An Oak Street man with a fondness for waterfowl will get to keep his ducks and continue some of his hobbies in his yard, but with new restrictions.
As part of a plea bargain, Ron Graziaplena, of 172 Oak St., admitted to keeping debris in his back yard, a violation of city code, and agreed to a number of conditions on his continued ability to keep 10 mallard ducks as pets and grow tomatoes and build waterfowl-related projects.
The deal was worked out Friday afternoon over three and a half hours, at a time when his trial on numerous alleged code violations was scheduled. Almost all the negotiations were held in open court with Batavia City Court Judge Robert Balbick presiding.
Balbick told Graziaplena that he would be fair with him if Graziaplena made substantial progress toward complying with the plea agreement between now and his sentencing on April 15.
The main agreement regarding the ducks is that Graziaplena can keep only 10, except when there are hatchlings, which must be released in an Elba swamp owned by Graziaplena's family before Oct. 1 of each year.
A neutral, non-governmental, qualified inspector will visit the property twice a year -- on or about July 1 and on or about Oct. -- to ensure Graziaplena is maintaining only a 10-duck population and they are kept in sanitary, humane conditions.
Graziaplena will be required to build a six-foot-high stockade-type fence along his south property line from the garage to the back corner of the lot and for some distance along the back property line.
He must also install a stockade-style gate across his driveway from the southeast corner of his house to his property line on the south.
The gate is intended to create a visual barrier for anything on his driveway, from construction materials for his projects and his tomato boxes.
Graziaplena prefers to work on his projects in the front yard. He can continue to do so during the day, but come nightfall, he will be required to put all construction materials behind the gate.
He must also keep his BBQ grill behind the gate rather than in the yard.
In recent months, Graziaplena has mounted a number of duck decoys atop 10-foot-high poles along his south property line, and more recently added waterfowl-themed wind vanes that he said he made.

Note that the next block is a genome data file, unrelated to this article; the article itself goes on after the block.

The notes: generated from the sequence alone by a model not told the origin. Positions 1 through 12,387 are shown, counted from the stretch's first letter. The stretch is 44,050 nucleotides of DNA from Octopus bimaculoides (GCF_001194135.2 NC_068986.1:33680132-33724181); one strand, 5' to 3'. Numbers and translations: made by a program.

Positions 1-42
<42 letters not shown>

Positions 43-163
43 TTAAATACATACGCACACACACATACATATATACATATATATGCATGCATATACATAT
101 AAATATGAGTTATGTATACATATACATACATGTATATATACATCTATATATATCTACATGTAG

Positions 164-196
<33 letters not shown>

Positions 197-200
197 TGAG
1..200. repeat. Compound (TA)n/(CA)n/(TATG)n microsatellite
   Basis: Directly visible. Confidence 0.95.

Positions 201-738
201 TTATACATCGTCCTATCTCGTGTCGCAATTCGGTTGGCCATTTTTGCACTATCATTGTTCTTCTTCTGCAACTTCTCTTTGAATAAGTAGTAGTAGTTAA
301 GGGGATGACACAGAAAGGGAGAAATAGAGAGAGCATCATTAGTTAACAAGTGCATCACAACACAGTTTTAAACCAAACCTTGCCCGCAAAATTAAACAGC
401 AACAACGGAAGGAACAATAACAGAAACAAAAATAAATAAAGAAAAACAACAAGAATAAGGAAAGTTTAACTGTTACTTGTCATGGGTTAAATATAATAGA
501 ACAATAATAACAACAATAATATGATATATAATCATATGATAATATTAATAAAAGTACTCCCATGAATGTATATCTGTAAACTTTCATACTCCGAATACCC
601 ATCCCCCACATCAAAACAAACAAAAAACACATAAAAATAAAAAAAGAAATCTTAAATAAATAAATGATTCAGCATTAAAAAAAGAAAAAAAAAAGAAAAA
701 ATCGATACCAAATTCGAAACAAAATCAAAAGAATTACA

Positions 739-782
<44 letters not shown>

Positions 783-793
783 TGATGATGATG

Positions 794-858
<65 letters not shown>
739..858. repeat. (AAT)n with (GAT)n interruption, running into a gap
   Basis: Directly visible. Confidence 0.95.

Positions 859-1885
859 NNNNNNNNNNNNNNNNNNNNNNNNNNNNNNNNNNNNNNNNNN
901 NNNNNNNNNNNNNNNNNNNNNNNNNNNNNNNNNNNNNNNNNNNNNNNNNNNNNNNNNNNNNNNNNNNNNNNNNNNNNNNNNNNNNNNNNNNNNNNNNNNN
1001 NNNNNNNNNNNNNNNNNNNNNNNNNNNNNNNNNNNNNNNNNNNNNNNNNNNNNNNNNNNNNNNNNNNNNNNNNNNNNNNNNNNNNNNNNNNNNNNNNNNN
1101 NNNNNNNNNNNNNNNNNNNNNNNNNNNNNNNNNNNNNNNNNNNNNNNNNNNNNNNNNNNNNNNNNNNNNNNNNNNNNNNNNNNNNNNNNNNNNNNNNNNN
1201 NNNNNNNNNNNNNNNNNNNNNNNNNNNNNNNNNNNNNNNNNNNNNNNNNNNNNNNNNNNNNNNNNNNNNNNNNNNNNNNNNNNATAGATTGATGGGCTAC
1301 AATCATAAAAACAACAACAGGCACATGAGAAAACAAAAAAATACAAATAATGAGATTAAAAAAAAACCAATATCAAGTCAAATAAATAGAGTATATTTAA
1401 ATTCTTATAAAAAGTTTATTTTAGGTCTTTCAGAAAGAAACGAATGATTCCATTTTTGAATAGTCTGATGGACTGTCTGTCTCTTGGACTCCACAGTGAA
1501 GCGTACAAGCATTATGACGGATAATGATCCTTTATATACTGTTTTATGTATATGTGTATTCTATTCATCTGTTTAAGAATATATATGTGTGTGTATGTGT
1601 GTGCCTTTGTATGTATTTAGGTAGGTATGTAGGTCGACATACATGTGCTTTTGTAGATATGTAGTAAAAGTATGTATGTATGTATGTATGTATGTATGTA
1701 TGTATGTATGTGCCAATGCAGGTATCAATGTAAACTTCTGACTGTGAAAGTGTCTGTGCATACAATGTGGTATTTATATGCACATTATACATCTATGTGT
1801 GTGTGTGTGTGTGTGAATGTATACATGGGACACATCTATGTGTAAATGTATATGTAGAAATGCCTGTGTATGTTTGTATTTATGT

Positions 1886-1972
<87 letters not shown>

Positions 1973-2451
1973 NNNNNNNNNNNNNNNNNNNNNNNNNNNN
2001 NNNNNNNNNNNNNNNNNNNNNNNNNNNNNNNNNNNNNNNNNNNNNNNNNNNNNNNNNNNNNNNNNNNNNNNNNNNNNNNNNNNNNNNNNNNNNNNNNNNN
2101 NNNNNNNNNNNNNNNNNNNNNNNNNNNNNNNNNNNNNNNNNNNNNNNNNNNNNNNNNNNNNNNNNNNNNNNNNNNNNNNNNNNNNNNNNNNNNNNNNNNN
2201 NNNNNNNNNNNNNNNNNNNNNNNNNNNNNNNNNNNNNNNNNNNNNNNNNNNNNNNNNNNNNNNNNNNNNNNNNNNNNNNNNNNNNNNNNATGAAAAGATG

He acknowledged that some of his neighbors are aggravated by the poles, but said the decoys are left over from his hunting days and just a symbol of his hobby. He said he plans to start selling the wind vanes.
"I've gotten many compliments on them, your honor," Graziaplena said. "Several of my friends want them for themselves. Perhaps you would like one?"
Balbick said he couldn't accept the offer.
The judge ordered that all of the pole structures be taken down before sentencing and that they remain down for at least the duration of Graziaplena's conditional discharge (a six-month period after his sentence in which Graziaplena must remain violation free to avoid having the original charges reinstated).
Graziaplena also keeps a boat on the north side of his house. He must either put a driveway on the north side to set the boat on or start keeping the boat on his south side driveway.
About a half dozen of Graziaplena's supporters were at the courthouse Friday, many of them planning to testify in the trial. One neighbor who is unhappy with the situation on Graziaplena's property attended the hearing.
"I want to see that property code compliant," Balbick told Graziaplena after accepting his guilty plea. "I'm not going to punish you just for the purpose of punishing you, but I do have an obligation to the people of this city to see that the yard is safe and there isn't debris strewn about throughout the yard and that the yard is sanitary."
Photos: Take at Graziaplena's residence on Friday.